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What are stubs and drivers in integration testing and when and how are they used?I know it comes under top down and bottom up approach respectively but I would like to have a real technology scenario for understanding it more clearly.

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4 Answers 4

from http://www.allthingsquality.com/p/testing-terms-glossary.html

Driver A software component or test tool that replaces a component that takes care of the control and/or the calling of a component or system. [ISTQB]

Stub A skeletal or special-purpose implementation of a software component, used to develop or test a component that calls or is otherwise dependent on it. It replaces a called component. [IEEE]

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And here is link to ISTQB istqb.org/downloads/finish/20/137.html glossary of terms –  olyv Jun 12 at 19:41

That's what Google's tester have to say about it

They talk about dummy values being passed to satisfy API requirements, stubs that replace real objects but returns hard coded values and smarter objects like mocks and spies.

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Very helpful! Can you provide some context for your link? From Help section: "Links to external resources are encouraged, but please add context around the link so your fellow users will have some idea what it is and why it’s there. Always quote the most relevant part of an important link, in case the target site is unreachable or goes permanently offline." –  dzieciou May 18 at 10:39

Martin Fowler has excellent summary of Test Doubles terminology:

  • Dummy objects are passed around but never actually used. Usually they are just used to fill parameter lists.
  • Fake objects actually have working implementations, but usually take some shortcut which makes them not suitable for production (an InMemoryTestDatabase is a good example).
  • Stubs provide canned answers to calls made during the test, usually not responding at all to anything outside what's programmed in for the test.
  • Spies are stubs that also record some information based on how they were called. One form of this might be an email service that records how many messages it was sent.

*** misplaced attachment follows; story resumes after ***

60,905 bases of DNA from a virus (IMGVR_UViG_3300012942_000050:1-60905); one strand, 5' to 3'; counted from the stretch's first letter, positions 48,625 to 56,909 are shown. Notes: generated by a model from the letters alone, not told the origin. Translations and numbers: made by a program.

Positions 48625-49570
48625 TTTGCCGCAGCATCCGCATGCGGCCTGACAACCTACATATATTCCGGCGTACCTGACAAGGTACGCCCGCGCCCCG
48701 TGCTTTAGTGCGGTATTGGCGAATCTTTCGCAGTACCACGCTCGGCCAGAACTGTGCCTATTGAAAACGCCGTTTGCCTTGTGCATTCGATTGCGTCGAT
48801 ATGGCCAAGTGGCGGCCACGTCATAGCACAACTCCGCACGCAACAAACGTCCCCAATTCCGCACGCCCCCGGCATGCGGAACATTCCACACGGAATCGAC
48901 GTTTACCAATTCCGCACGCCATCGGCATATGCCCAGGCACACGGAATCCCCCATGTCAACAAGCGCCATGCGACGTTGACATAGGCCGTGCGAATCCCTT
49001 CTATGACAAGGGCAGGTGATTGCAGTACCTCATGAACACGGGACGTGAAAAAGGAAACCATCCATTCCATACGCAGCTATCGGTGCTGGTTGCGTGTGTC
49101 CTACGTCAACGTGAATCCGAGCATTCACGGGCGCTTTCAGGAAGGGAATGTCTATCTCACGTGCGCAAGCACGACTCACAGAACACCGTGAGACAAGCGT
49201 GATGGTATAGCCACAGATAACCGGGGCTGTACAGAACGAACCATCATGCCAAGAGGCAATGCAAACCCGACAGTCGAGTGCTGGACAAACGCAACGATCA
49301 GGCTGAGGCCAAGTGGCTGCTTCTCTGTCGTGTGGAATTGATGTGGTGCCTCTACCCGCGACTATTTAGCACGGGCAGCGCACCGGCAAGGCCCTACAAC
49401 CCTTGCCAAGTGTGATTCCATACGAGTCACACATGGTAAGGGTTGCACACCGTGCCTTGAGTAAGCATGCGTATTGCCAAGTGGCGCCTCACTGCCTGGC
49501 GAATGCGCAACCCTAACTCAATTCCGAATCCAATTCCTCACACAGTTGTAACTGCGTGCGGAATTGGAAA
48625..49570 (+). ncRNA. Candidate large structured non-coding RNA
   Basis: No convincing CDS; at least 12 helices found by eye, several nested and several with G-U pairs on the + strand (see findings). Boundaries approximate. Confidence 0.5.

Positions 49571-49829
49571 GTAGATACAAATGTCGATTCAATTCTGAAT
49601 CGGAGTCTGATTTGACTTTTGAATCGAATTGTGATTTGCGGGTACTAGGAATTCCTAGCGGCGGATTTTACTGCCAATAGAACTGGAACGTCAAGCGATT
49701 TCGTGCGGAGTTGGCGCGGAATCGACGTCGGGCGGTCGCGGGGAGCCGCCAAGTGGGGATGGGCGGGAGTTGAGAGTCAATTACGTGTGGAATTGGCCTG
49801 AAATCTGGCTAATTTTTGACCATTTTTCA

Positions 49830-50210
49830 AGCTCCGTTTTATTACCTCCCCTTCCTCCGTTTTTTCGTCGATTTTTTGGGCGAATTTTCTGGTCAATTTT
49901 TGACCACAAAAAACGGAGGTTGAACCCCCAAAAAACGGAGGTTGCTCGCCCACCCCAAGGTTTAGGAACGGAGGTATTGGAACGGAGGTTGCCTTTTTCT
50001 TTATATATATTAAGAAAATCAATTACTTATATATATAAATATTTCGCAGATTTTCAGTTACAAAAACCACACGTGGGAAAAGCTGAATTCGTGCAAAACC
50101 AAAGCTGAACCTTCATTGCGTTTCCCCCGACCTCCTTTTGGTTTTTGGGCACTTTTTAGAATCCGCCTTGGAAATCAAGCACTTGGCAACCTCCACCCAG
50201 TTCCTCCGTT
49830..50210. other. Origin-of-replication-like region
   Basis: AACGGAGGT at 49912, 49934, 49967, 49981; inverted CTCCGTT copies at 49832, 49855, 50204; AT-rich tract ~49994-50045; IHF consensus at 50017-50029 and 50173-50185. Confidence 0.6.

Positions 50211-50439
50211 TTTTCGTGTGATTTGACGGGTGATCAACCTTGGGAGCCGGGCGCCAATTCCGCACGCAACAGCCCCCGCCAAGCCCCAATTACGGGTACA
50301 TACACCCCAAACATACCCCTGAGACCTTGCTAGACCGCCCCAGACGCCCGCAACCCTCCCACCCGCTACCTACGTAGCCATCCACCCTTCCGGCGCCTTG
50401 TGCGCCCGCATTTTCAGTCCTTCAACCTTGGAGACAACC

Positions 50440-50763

• Mocks are pre-programmed with expectations which form a specification of the calls they are expected to receive. They can throw an exception if they receive a call they don't expect and are checked during verification to ensure they got all the calls they were expecting.

Based on book http://xunitpatterns.com/ : http://xunitpatterns.com/Test%20Double.html

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Thank you for the answer but can you elaborate about stubs and drivers alone with a integration test scenario. –  user3592502 May 16 at 17:05
    
I created a fake Web service that my system calls. Imagine this Web service can respond with messages previously recorded, but part of this message is configurable from the test. Is this a stub (answers care canned) or mock (part of the answer can be pre-programmed)? –  dzieciou May 18 at 11:57
    
it is a mutt :-) –  Peter Masiar May 19 at 12:49

Others have given excellent definitions. I will try to give an example then.

Imagine you have an online shop. The shop has at least two tiers: frontend (GUI) and backend.

You may want to control and verify behaviour of the system on two levels: frontend or backend. On a frontend level you would replace an end-user with a driver that would send requests to the shop Web site. Possible technology would be WebDriver (previously called Selenium), which makes me even clearer why they called this technology this way. On the backend level you would replace frontend with another driver that would call backend services directly. For instance, if your backend exposes REST API, the driver would be some REST client, for instance Jersey or Apache HTTP client in Java world.

We haven't discussed a stub yet. Imagine the shop relies on some third part services responsible for credit card transactions, e.g., MasterCard or PayPal. It would be quite expensive to perform all of the tests with their services involved. Therefore, you can replace PayPal service with a stub, i.e, mock it. If PayPal service exposes SOAP interface, a possible implementation would be to create a fake SOAP Web service that could handle requests coming from the shop backend and respond with fake responses.

Note, for the above illustration I treated a mock and a stub patterns as same thing, neglecting a slight difference between them. The difference is about whether responses of a stub/mock are hardcoded (stub?) and predetermined or rather configurable within your test (mock?). I never remember which is for mock and which for stub. And I really don't care much as there are situations where both approaches can be mixed together, e.g., you may record some of stub/mock requests and responses (e.g., hardcoded SOAP messages), but make configurable only part of them, e.g., transaction balance number.

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